TIGER-NET – enabling an Earth Observation capacity for Integrated Water Resource Management in Africa
Walli, Andreas1; Tottrup, Christian2; Koetz, Benjamin3; Fernandez, Diego4
1GeoVille Group, AUSTRIA; 2Grass, DENMARK; 3ESA, GERMANY; 4ESA, SPAIN
To respond to the urgent information needs for Integrated Water Resource Management (IWRM) by African water authorities, the TIGER-NET project has been introduced by ESA to the TIGER initiative.
The ESA TIGER initiative supports water authorities, technical centers and other stakeholders in the African water sector to enhance their capacity to collect and use water relevant geo-information to better monitor, assess and inventory their water resources by exploiting Earth Observation (EO) products and services. TIGER-NET builds on the 10 years of experience collected within TIGER demonstration and capacity building activities in order to develop practices and tools required for an eventual transfer of EO information into the day-to-day work of water authorities.
The TIGER-NET project has two main objectives in order to support the assessment and monitoring of water resources from watershed to cross-boarder basin level delivering indispensable information for IWRM:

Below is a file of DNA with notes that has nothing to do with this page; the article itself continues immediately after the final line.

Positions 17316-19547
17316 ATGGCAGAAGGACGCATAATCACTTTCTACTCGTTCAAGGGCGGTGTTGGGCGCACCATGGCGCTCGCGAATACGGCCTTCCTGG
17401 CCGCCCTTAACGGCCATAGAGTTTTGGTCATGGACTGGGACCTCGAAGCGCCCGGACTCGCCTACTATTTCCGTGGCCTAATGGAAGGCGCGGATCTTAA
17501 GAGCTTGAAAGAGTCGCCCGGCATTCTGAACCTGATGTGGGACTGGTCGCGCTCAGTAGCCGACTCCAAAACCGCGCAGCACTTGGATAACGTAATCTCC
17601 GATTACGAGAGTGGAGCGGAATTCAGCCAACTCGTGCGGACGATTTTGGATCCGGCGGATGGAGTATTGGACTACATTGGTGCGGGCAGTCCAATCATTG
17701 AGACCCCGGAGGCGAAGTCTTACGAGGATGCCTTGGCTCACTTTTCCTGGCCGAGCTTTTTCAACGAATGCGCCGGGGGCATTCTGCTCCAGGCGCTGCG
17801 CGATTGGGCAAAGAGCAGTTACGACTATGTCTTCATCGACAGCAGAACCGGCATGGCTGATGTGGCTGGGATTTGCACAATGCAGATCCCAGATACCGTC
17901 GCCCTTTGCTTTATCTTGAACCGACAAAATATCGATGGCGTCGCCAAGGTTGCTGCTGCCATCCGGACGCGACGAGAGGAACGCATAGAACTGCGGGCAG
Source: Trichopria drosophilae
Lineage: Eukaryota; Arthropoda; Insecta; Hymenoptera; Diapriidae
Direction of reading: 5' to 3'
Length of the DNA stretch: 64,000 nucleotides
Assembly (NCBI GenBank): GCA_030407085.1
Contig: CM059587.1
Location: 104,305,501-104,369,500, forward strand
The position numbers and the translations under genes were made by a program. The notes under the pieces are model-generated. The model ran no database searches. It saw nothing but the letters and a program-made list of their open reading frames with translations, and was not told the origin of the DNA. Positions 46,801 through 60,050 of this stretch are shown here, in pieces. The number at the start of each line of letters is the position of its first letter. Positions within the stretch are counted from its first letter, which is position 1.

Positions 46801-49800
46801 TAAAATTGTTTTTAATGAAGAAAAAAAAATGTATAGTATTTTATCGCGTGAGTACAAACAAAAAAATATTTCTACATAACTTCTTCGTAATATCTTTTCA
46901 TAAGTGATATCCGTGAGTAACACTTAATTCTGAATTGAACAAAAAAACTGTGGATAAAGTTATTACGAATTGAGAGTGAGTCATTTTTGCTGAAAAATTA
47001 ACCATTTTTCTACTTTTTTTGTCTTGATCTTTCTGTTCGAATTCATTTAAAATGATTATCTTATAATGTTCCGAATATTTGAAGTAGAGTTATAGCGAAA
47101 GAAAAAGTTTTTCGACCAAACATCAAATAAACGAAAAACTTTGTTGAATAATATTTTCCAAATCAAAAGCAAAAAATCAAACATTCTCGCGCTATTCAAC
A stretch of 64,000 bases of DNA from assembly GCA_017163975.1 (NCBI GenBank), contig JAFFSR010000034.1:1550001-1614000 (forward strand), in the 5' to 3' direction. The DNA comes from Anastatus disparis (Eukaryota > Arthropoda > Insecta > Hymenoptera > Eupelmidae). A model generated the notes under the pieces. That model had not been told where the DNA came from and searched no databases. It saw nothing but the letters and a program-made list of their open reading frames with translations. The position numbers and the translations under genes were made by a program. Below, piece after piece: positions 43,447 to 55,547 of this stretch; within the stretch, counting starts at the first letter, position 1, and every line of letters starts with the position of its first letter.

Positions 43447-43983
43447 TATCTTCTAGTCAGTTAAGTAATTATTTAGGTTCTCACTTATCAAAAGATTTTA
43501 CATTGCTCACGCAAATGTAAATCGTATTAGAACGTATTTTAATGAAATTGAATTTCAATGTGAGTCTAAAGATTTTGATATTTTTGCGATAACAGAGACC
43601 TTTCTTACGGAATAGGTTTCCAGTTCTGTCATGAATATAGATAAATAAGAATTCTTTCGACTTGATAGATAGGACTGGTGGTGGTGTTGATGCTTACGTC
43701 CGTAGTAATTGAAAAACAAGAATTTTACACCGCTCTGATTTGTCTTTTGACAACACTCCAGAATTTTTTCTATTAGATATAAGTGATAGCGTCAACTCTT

1. Development of Water Observation and Information Systems (WOIS) for monitoring, assessing and inventorying water resources in a cost-effective manner by EO data;
2. Capacity building and training of African water authorities and technical centers to fully exploit the increasing observation capacity offered by current and the next generation of satellites, including the Sentinel missions.
Within TIGER-NET EO applications, necessary data access and processing facilities are developed and installed at the following African water authorities to support their IWRM activities: Nile Basin initiative, Lake Chad Basin Commission, Volta Basin Authority, Department of Water Affairs South Africa, the Ministry of Water of Namibia and the Department of Water Affairs of Zambia.
The project was officially kicked off at the World Water Forum in Marseilles in March 2012 and the first project cycle including a full demonstration of the WOIS to the involved users will be completed by the second half of 2013. Dedicated demonstration cases have been developed covering all EO products required by the engaged African water authorities for their water resource management tasks such as water reservoir inventory, water quality monitoring, water demand planning as well as flood forecasting and monitoring. Each of the demonstrated EO products has been validated and their utility been assessed in collaboration with the respective user.
The developed open source Water Observation Information System will assist African institutions to build up necessary local capacity to access and exploit satellite observations for monitoring and management of their water resources.